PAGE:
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Int J Dev Neurosci. 2013 Dec;31(8):740-50. doi: 10.1016/j.ijdevneu.2013.09.002. Epub 2013 Sep 19.

Acute prenatal exposure to a moderate dose of valproic acid increases social behavior and alters gene expression in rats.

Author information

1
Psychiatric Genetic Epidemiology & Neurobiology Laboratory (PsychGENe Lab), Department of Psychiatry and Behavioral Sciences, SUNY Upstate Medical University, Syracuse, NY 13210, United States.

Abstract

Prenatal exposure to moderate doses of valproic acid (VPA) produces brainstem abnormalities, while higher doses of this teratogen elicit social deficits in the rat. In this pilot study, we examined effects of prenatal exposure to a moderate dose of VPA on behavior and on transcriptomic expression in three brain regions that mediate social behavior. Pregnant Long Evans rats were injected with 350 mg/kg VPA or saline on gestational day 13. A modified social interaction test was used to assess social behavior and social preference/avoidance during early and late adolescence and in adulthood. VPA-exposed animals demonstrated more social investigation and play fighting than control animals. Social investigation, play fighting, and contact behavior also differed as a function of age; the frequency of these behaviors increased in late adolescence. Social preference and locomotor activity under social circumstances were unaffected by treatment or age. Thus, a moderate prenatal dose of VPA produces behavioral alterations that are substantially different from the outcomes that occur following exposure to a higher dose. At adulthood, VPA-exposed subjects exhibited transcriptomic abnormalities in three brain regions: anterior amygdala, cerebellar vermis, and orbitofrontal cortex. A common feature among the proteins encoded by the dysregulated genes was their ability to be modulated by acetylation. Analysis of the expression of individual exons also revealed that genes involved in post-translational modification and epigenetic regulation had particular isoforms that were ubiquitously dysregulated across brain regions. The vulnerability of these genes to the epigenetic effects of VPA may highlight potential mechanisms by which prenatal VPA exposure alters the development of social behavior.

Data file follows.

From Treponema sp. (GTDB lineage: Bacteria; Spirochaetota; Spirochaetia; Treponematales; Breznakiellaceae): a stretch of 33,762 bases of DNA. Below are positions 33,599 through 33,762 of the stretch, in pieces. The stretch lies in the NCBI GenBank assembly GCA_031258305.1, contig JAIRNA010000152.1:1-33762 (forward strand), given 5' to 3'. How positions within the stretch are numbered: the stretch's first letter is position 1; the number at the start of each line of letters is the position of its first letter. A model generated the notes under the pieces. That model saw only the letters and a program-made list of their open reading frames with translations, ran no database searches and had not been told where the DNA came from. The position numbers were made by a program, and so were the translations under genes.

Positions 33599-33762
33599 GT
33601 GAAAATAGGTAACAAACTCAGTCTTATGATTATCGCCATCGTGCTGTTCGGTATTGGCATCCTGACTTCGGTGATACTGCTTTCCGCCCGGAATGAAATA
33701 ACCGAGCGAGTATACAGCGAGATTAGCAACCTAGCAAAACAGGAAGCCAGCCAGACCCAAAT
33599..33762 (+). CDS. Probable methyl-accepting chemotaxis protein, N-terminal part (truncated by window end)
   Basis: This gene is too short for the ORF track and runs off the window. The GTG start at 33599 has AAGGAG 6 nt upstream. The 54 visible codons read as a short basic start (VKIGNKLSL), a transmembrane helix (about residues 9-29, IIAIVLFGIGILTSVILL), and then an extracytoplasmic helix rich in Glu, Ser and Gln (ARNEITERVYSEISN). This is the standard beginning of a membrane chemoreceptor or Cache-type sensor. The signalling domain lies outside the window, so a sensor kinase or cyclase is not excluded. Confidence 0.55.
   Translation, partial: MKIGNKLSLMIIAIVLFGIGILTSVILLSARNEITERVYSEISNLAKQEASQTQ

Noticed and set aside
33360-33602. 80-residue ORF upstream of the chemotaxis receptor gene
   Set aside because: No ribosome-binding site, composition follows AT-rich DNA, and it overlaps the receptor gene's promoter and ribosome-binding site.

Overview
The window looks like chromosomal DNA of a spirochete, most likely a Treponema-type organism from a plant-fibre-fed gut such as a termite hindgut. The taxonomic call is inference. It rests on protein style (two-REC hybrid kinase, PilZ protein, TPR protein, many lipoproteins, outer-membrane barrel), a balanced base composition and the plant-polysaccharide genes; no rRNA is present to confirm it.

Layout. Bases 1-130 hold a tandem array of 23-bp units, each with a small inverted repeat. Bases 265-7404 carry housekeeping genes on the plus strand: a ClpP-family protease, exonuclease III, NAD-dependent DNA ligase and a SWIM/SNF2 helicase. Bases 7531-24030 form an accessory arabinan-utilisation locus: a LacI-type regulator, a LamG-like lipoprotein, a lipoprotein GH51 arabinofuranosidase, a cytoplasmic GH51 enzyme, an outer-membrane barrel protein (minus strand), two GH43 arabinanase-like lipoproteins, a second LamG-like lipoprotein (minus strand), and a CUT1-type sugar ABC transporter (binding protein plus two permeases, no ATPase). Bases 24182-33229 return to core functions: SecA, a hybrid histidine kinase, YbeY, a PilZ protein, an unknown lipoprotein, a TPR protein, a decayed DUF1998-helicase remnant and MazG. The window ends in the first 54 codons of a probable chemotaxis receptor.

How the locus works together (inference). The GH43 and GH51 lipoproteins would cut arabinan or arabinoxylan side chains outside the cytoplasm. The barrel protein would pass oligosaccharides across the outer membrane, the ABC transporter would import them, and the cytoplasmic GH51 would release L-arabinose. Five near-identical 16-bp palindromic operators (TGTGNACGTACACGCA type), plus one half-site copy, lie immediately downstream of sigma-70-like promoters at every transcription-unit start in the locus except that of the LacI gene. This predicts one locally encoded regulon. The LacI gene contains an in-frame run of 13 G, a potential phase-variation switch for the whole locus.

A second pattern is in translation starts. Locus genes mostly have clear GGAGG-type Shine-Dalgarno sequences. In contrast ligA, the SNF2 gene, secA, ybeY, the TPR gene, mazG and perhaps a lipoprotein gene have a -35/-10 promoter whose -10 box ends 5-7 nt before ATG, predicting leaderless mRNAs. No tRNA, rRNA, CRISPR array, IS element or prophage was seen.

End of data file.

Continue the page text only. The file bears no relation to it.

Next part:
KEYWORDS:

AA; ANCOVA; ANOVA; Adolescence; Autism; CREB; CREB binding protein; CREBBP; CV; DNA; G; GABA; Gene expression; HDAC; HDACi; ID; IUTs; OFC; P; P. C.; RNA; RTS; Rubinstein–Taybi syndrome; Sex differences; Social interaction; Teratogen; VPA; aa; amino acid; analysis of covariance; analysis of variance; anterior amygdala; cAMP response element binding protein; cerebellar vermis; deoxyribose nucleic acid; gamma-aminobutyric acid; gestational day; histone deacetylase; histone deacetylase inhibitor; i.p.; identity; intersection/union tests; intraperitoneal; mRNA; messenger RNA; mg/kg; milligrams per kilogram body weight; orbitofrontal cortex; postnatal day; principal component; ribonucleic acid; valproic acid

PMID:
24055786
PMCID:
PMC3870582
DOI:
10.1016/j.ijdevneu.2013.09.002
[Indexed for MEDLINE]
Free PMC Article

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